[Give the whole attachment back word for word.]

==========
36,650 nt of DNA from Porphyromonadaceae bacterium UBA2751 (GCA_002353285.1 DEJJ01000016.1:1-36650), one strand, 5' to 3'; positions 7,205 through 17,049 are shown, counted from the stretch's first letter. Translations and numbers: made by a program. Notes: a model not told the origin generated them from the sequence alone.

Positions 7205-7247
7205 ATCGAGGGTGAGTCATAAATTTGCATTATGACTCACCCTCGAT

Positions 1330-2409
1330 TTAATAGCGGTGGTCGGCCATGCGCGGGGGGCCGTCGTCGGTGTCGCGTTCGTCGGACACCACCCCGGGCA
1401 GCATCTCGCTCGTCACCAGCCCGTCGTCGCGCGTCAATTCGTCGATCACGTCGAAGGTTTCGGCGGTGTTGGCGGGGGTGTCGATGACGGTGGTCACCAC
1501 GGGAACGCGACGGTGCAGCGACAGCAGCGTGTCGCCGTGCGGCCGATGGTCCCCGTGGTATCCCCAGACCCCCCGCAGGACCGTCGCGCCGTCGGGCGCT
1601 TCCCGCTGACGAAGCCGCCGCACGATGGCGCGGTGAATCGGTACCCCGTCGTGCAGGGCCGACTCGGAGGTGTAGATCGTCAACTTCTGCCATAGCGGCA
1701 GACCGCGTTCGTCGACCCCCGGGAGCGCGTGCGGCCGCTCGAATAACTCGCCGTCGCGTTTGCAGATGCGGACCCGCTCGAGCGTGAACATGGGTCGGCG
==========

36,650 nt of DNA from Porphyromonadaceae bacterium UBA2751 (GCA_002353285.1 DEJJ01000016.1:1-36650), one strand, 5' to 3'; positions 7,205 through 17,049 are shown, counted from the stretch's first letter. Translations and numbers: made by a program. Notes: a model not told the origin generated them from the sequence alone.

Positions 7205-7247
7205 ATCGAGGGTGAGTCATAAATTTGCATTATGACTCACCCTCGAT

Positions 1330-2409
1330 TTAATAGCGGTGGTCGGCCATGCGCGGGGGGCCGTCGTCGGTGTCGCGTTCGTCGGACACCACCCCGGGCA
1401 GCATCTCGCTCGTCACCAGCCCGTCGTCGCGCGTCAATTCGTCGATCACGTCGAAGGTTTCGGCGGTGTTGGCGGGGGTGTCGATGACGGTGGTCACCAC
1501 GGGAACGCGACGGTGCAGCGACAGCAGCGTGTCGCCGTGCGGCCGATGGTCCCCGTGGTATCCCCAGACCCCCCGCAGGACCGTCGCGCCGTCGGGCGCT
1601 TCCCGCTGACGAAGCCGCCGCACGATGGCGCGGTGAATCGGTACCCCGTCGTGCAGGGCCGACTCGGAGGTGTAGATCGTCAACTTCTGCCATAGCGGCA
1701 GACCGCGTTCGTCGACCCCCGGGAGCGCGTGCGGCCGCTCGAATAACTCGCCGTCGCGTTTGCAGATGCGGACCCGCTCGAGCGTGAACATGGGTCGGCG